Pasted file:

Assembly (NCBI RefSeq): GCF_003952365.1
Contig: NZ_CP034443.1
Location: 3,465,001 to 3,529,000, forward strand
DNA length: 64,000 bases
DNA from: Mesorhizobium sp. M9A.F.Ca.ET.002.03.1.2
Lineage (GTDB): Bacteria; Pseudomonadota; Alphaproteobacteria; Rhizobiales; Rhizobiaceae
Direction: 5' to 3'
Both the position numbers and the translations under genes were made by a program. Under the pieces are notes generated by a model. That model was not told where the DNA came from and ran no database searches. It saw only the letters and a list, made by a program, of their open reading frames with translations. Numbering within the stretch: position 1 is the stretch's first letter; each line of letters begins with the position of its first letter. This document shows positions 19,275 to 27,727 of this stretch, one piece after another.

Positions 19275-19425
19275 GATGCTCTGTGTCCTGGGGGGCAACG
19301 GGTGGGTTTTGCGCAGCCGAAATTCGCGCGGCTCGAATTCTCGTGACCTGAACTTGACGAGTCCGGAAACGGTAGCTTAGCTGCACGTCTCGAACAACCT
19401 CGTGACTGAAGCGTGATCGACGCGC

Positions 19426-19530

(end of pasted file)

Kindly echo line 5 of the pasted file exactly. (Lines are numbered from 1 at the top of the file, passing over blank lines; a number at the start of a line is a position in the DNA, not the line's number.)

DNA from: Mesorhizobium sp. M9A.F.Ca.ET.002.03.1.2